An analysis of a large study population here shows that glucosamine supplementation results in about a 15% reduction in mortality, a sizable effect size in the context of what is known of the effects of lifestyle choices and supplementation on aging. Glucosamine is used as an anti-inflammatory intervention, but there is at best only mixed evidence for it to actually do much good as a treatment for specific inflammatory conditions such as arthritis. It is nonetheless widely used, hence the ability to see outcomes in sizable group of people. The effect on mortality is certainly an interesting outcome, given the lack of robust and compelling evidence for specific benefits.
Glucosamine is a non-vitamin, non-mineral specialty supplement commonly used to manage osteoarthritis and joint pain. Although the effectiveness of glucosamine supplementation for osteoarthritis and joint pain remains controversial, several human, animal, and laboratory studies have suggested that glucosamine may have anti-inflammatory properties, which could decrease the risk of multiple diseases. In this large-scale prospective cohort study of nearly half a million UK adults, we evaluated the association between regular glucosamine supplement use and mortality from all causes, cardiovascular disease (CVD), cancer, respiratory disease, and digestive disease.
At baseline, 19.1% of the participants reported regular use of glucosamine supplements. During a median follow-up of 8.9 years, 19,882 all-cause deaths were recorded, including 3,802 CVD deaths, 8,090 cancer deaths, 3,380 respiratory disease deaths and 1,061 digestive disease deaths. The hazard ratios associated with glucosamine use were 0.85 for all-cause mortality, 0.82 for CVD mortality, 0.94 for cancer mortality, 0.73 for respiratory mortality and 0.74 for digestive mortality. The inverse associations of glucosamine use with all-cause mortality seemed to be somewhat stronger among current than non-current smokers.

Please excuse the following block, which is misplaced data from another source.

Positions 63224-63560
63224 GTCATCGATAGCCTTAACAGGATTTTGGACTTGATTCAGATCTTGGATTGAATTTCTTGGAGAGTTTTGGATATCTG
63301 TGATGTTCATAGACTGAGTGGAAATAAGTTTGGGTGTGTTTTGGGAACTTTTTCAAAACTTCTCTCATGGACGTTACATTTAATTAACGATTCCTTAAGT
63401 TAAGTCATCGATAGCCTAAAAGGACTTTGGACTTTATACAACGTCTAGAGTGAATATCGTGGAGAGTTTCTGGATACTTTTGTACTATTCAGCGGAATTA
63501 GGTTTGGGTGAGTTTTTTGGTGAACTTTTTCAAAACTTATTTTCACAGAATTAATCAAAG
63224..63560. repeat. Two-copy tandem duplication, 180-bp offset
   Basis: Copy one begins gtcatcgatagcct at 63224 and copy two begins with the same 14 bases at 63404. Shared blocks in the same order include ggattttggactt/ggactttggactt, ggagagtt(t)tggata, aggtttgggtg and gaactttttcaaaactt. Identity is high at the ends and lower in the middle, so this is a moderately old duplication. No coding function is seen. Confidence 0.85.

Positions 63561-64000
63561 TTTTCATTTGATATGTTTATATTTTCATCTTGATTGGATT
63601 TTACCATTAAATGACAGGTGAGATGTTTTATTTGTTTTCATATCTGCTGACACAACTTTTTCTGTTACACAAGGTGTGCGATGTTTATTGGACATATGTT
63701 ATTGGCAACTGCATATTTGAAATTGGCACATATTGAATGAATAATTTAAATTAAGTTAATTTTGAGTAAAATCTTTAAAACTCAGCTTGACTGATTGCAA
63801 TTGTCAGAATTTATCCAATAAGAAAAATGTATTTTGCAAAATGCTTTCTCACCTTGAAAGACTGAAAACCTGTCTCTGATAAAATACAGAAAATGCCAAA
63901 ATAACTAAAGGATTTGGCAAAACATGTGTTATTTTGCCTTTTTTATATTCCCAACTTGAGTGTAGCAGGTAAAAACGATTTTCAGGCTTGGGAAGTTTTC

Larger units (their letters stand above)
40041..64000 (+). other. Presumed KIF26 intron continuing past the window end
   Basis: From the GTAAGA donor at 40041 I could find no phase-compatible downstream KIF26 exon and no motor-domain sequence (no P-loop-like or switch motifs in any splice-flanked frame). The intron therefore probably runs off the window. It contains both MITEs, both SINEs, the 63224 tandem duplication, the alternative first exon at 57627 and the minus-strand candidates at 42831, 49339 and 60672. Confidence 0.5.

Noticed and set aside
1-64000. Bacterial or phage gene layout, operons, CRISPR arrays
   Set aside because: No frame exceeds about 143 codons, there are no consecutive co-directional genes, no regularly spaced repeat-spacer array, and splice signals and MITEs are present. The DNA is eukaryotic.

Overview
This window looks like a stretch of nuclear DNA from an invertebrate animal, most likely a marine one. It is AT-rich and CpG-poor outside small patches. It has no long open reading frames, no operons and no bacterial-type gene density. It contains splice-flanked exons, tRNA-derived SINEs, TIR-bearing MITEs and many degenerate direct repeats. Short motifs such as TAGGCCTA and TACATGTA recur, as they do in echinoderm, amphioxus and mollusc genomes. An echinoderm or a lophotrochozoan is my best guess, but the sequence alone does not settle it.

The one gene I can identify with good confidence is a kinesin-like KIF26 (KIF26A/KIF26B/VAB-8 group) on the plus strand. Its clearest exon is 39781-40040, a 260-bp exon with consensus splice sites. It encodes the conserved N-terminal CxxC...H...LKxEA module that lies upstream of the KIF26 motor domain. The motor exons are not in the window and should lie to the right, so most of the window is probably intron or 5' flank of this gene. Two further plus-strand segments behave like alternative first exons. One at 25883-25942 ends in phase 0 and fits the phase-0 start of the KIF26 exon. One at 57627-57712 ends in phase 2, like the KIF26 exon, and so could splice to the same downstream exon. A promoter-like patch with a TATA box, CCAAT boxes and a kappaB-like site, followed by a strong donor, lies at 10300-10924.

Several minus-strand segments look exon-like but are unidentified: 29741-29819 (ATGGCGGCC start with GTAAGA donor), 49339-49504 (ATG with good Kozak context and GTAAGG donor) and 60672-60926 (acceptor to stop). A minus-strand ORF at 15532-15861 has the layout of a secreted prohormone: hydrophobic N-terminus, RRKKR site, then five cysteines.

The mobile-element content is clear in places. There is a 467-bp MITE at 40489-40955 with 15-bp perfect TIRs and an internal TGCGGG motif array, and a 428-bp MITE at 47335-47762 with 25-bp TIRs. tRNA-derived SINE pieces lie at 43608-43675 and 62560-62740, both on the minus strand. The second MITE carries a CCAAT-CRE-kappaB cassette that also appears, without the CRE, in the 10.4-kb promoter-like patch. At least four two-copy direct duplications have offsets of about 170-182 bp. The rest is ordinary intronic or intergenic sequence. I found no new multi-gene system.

Glucosamine and chondroitin supplements are often taken together in a single daily supplements, and it is therefore possible that our observed associations are driven by either of these supplements. To address this issue, we performed sensitivity analyses examining the associations of glucosamine use alone (excluding participants who took chondroitin) with all-cause and cause-specific mortality. We found that the estimates did not change substantially. Therefore, it is likely that glucosamine use may reduce the risk of mortality, regardless of the co-administration of chondroitin.
Several potential mechanisms could explain the inverse association between glucosamine use and mortality. First, nuclear factor-κB (NF-κB) has been implicated in several diseases, such as inflammation-related CVD and cancers. Glucosamine use may affect inflammation by inhibiting the transcription factor NF-κB from translocating to the nucleus, reducing inflammation and thus lowering related mortality. Aside from reducing inflammation, an animal study reported that glucosamine use could trigger a mimic response of a low carbohydrate diet, via reducing glycolysis and increasing amino acid catabolism in mice. This could explain the linkage between glucosamine use and its protective effect, as population-based studies found that low carbohydrate diets are indeed related to a reduced risk of mortality.